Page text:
(A PDF of this supplement can be found HERE)
Non-class societies provide us with evidence of what might be called general strikes. Chris Knight, the radical anthropologist, argues in his book, Blood relations (1991), that tens of thousands of years ago there was a female sex strike. A revolutionary act, supported by brothers and sons, which he says ended alpha-male domination and allowed for the transition to an egalitarian original communism that was maintained by locking human society into the phases of the moon and an on/off cycle of celebration, sex strike and hunting. Original communism, along with the lunar-synchronised cycle of celebration, sex strike and hunting, still existing today in Africa with the Hadza, Mbuti, Mbendjele, Yaka and other such peoples.
And, although it is completely non-historic (maybe pacifist invention?), Aristophanes’ play Lysistrata speaks for itself. It has a storyline centred on similar collective action by the wives of the Athenian citizenry during the Peloponnesian war with Sparta. Surely this was more than a farcical invention designed to get belly laughs from the all-male audiences at the Theatre of Dionysus; for sexual gratification they were free to use force on their wives and slaves; besides that, they had ready access to prostitutes or, for the more wealthy, hetairai courtesans. Every fiction has a grain of truth. Perhaps, in this case, a common folk memory of the gyneocracy, the time when women were supposed to have ruled society - a “traditional theme” in Greek myth and art.1
Engels, it will be recalled, put forward the idea that original communism involved not the rule of women, but the equality of men and women - something which came to an end through the emergence of classes and the “world historical defeat of the female sex”.2 In other words, the Neolithic counterrevolution.
When it comes to pre-capitalist class society, there are all manner of references to strike action. The pyramid builders in ancient Egypt repeatedly struck to secure improved rations and living conditions in the necropolis. Scraps of papyrus dating from the New Kingdom, circa 1550-1080 BCE, provide the “first known fully documented evidence of collective action by a workforce”. 3 Exhausted state slaves of Athens also struck and occupied the silver mines of Laurium in 135-33 BCE.4 The cradle of western civilisation had them walled in and left to starve.
In the ancient Roman world there appear to have been frequent strikes by well organised workers, such as bakers, shippers and quarrymen - though, admittedly, the textual evidence is frustratingly thin.5 Apprentices and journeymen - with the coordination provided by their well-established societies - struck and won real advances in the towns of feudal Europe, that is for sure. Nevertheless their strikes were little more than small acts of rebellion within a highly fragmented, workshop-based, patriarchal system of craft production. Other guild masters regarded them as not much more than family squabbles - irritating examples that others might follow. Writing about pre-industrial-revolution England, Edward Thompson makes the telling point that such “insubordination of the poor was an inconvenience; it was not a menace”.6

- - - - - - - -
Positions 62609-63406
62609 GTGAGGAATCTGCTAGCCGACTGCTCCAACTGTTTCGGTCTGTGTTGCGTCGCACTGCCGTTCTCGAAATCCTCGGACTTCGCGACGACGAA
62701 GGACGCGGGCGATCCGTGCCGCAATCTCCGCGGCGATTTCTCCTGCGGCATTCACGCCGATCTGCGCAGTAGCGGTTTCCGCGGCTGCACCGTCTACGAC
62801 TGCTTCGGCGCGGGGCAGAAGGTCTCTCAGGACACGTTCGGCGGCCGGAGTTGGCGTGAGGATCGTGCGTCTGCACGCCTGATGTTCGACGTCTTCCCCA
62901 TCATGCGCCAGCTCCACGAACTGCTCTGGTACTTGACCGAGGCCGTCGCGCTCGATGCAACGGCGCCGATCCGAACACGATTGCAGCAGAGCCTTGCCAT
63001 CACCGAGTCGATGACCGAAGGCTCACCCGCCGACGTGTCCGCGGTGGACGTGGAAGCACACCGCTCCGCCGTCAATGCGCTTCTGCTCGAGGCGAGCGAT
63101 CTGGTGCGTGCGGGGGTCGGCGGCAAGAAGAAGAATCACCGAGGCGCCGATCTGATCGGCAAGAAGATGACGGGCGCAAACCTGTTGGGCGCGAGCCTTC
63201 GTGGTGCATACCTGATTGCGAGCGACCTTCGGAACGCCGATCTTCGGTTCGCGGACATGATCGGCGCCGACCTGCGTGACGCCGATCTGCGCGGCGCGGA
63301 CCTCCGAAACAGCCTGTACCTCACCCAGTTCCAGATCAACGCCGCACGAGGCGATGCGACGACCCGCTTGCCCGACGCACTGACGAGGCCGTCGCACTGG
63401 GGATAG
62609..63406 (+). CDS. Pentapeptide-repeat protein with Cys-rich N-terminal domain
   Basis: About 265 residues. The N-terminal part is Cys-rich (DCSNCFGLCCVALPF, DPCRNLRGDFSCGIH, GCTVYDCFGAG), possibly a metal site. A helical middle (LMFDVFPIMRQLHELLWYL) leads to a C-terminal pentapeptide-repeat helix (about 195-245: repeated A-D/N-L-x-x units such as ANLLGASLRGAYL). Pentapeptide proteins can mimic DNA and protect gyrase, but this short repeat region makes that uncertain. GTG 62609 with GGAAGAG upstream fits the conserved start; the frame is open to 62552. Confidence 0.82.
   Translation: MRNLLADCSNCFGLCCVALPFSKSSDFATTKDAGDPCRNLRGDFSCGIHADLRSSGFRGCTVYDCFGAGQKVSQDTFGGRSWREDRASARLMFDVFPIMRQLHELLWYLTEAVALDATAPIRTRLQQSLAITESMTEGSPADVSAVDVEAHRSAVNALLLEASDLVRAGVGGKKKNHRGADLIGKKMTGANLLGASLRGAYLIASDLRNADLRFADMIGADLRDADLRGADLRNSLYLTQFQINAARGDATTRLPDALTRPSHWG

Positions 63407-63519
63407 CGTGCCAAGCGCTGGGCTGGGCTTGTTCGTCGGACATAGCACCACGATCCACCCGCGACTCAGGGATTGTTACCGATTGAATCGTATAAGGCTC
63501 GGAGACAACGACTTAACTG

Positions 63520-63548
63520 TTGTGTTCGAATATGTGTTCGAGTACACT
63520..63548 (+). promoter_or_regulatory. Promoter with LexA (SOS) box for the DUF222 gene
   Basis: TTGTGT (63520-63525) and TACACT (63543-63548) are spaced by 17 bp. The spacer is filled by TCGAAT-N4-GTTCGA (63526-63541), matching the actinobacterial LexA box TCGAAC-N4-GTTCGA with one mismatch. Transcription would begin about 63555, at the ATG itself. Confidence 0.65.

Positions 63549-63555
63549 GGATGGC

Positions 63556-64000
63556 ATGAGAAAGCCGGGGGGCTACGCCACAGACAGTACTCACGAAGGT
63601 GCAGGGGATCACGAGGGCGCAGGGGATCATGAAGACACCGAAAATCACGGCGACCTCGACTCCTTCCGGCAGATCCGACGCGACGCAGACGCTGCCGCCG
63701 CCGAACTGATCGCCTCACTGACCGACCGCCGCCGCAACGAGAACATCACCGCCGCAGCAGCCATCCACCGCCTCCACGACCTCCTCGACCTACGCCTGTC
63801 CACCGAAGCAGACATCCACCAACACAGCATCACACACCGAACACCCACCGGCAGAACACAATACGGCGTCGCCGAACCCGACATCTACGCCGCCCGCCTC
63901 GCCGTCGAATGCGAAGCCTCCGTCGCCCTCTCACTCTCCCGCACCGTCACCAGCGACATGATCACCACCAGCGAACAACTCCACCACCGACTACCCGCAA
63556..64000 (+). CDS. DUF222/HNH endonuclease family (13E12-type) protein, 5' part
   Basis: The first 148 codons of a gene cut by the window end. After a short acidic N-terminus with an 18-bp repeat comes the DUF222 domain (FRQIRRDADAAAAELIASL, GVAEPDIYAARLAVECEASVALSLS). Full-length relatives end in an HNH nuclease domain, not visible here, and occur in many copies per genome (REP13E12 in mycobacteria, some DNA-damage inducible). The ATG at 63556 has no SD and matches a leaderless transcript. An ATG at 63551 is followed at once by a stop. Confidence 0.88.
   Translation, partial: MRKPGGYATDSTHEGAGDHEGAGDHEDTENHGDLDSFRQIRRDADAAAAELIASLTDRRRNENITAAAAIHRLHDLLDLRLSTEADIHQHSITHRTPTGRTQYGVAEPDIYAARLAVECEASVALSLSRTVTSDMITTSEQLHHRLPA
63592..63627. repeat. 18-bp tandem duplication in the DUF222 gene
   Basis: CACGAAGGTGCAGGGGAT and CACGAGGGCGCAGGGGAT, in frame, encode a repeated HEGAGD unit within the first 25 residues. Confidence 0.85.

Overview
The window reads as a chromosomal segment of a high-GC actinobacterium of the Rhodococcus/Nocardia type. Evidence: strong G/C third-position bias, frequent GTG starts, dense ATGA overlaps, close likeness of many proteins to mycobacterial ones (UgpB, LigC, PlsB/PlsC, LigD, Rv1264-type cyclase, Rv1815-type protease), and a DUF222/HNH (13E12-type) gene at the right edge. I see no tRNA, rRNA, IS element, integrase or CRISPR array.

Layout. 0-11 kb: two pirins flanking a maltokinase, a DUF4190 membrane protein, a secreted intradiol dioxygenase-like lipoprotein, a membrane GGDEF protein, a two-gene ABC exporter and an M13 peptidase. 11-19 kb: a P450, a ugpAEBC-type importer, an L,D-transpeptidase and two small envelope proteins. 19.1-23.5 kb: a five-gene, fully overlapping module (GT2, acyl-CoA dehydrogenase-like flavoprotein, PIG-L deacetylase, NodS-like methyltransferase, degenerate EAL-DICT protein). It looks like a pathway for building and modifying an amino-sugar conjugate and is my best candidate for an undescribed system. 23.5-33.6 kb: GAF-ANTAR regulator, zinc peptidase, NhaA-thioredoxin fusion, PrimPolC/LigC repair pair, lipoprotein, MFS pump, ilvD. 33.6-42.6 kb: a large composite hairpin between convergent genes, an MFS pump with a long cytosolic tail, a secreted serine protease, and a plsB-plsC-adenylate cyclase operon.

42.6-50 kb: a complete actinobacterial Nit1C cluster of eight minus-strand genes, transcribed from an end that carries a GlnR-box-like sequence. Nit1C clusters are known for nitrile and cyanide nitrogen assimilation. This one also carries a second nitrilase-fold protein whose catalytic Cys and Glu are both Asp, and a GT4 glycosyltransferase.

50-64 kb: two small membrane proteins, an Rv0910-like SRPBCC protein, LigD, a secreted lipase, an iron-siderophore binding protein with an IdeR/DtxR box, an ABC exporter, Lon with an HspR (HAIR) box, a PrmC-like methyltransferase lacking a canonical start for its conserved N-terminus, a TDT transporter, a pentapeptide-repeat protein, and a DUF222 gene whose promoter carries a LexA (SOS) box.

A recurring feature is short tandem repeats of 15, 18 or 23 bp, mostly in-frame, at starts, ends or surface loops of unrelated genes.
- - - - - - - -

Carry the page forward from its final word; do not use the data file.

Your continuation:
The most powerful weapon employed by those below during ancient and feudal times was not the strike. From Spartacus to Wat Tyler, from Jesus of Nazareth to Thomas Müntzer, the popular classes punctured the supposedly seamless fabric of official society with utopian and sometimes despairing revolt - riot in the city, jacquerie in the countryside. Such uprisings could on occasion force upon the upper classes conditions which they regarded as onerous - not the least of which was democracy. However, for all their rights, the male Athenian peasant-citizen, the male Roman plebeian and the male Icelandic yeoman farmer existed in a subordinate position within an oligarchical, slave-owning system.
There was the constant danger of aristocrats by birth or wealth regaining their unrestricted rule. Certainly because of economic geography the peasantry is constantly dispersed.7 So, even when united revolt overcomes the tyranny of distance, the moment of collective triumph over the manor or town often proves fleeting. Peasants are pulled back to helpless separation by the irresistible need to plough, sow and harvest - that or starve. The rulers deserved to fail. But, even when the ruled successfully revolted, they could not provide a viable economic alternative which abolished the reproduction of class relations.
The nascent bourgeoisie - economically a powerful element within the nexus of dissolving feudalism - introduced a dynamic element into the never-ending cycle of primitive revolt. When money did not serve them better, when there seemed no other way, the bourgeoisie was quite prepared to smash, terrorise and overturn. To perform such a political act the bourgeoisie needed a universal philosophy of emancipation. To remove kingly, aristocratic and church barriers to their developing economic order the bourgeoisie formed itself into a class of liberators. It not only put men of action - Oldenbarnevelt, Cromwell, Washington, Robespierre, Garibaldi - at the head of the popular movement. It used preachers, poets and pamphleteers - Calvin, Voltaire, Milton, Paine - as the “enchanter’s wand” to inspire the masses with promises of heaven on earth.
Hence the classic form of the bourgeois revolution was the barricade behind which stood the people who had been won to believe that they were fighting for liberté, fraternité and égalité or - given different times and countries - something equivalent to it. Yet, whatever the dreams in their heads, objectively, while they remained under bourgeois hegemony, the participants fought for not the rights of man, but public debt, a home market and a system of unrestricted exploitation.